By ALAN FRAM
Associated Press Writer
WASHINGTON (AP) - People think the Democratic-led Congress is doing just as dreary a job as President Bush, following four months of bitter political standoffs that have seen little progress on Iraq and a host of domestic issues.
An AP-Ipsos poll also found that House Speaker Nancy Pelosi is a more popular figure than the president and her colleagues on Capitol Hill, though she faces a gender gap in which significantly more women than men support her.
The survey found only 35 percent approve of how Congress is handling its job, down 5 percentage points in a month. That gives lawmakers the same bleak approval rating as Bush, who has been mired at about that level since last fall, including his dip to a record low for the AP-Ipsos poll of 32 percent last January.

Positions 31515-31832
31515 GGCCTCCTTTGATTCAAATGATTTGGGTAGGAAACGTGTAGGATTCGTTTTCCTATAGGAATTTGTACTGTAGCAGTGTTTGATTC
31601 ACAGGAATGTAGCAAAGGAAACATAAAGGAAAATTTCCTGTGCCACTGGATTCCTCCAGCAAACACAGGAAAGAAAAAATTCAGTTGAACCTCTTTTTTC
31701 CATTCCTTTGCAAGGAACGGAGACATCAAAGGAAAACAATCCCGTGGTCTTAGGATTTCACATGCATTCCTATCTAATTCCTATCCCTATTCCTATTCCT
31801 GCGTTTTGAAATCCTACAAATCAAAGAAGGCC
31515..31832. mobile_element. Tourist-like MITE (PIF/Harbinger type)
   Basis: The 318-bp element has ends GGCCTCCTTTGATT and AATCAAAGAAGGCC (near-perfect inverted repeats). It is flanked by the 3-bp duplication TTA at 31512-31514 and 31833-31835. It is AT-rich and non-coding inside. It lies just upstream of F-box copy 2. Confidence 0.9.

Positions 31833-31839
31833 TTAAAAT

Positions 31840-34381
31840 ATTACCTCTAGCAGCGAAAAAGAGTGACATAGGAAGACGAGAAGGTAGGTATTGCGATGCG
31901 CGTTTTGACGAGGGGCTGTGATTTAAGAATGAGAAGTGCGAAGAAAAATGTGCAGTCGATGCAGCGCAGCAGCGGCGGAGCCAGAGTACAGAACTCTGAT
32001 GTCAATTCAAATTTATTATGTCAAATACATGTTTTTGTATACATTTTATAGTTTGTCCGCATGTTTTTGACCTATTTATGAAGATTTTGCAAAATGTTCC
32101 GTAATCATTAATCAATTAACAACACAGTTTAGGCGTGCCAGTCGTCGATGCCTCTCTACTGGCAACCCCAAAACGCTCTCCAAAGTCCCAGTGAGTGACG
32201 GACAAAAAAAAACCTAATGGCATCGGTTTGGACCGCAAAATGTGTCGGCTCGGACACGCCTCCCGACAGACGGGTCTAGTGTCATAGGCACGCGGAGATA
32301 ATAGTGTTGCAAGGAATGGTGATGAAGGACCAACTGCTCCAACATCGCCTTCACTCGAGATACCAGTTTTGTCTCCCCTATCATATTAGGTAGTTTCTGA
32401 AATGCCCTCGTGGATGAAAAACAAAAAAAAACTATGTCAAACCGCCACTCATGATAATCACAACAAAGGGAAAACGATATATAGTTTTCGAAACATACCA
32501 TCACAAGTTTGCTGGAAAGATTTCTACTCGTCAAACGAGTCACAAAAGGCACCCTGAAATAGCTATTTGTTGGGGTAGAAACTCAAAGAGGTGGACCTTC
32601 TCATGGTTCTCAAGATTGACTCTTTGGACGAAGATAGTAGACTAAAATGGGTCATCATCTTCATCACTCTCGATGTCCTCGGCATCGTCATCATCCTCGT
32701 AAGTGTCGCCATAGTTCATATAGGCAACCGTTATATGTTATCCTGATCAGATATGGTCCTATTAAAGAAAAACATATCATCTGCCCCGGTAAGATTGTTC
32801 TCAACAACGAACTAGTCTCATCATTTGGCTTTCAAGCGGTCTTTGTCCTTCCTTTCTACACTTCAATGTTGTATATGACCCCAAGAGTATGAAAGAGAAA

"It's mostly Iraq" plus a lack of progress in other areas, said Rep. Tom Cole, R-Okla., who heads the House GOP's campaign committee. "These are not good numbers for an incumbent, and it doesn't matter if you have an R or a D next to your name."
Democrats agree the problem is largely Iraq, which has dominated this year's session of Congress while producing little more than this month's Bush veto of a bill requiring the withdrawal of U.S. troops. It has also overshadowed House-passed bills on stem cell research, student loans and other subjects that the White House opposes, they say.
"People are unhappy, there hasn't been a lot of change in direction, for example in Iraq," said Rep. Chris Van Hollen, D-Md., chairman of House Democrats' campaign effort.
The telephone survey of 1,000 adults was taken Monday through Wednesday and has a margin of sampling error of plus or minus 3 percentage points.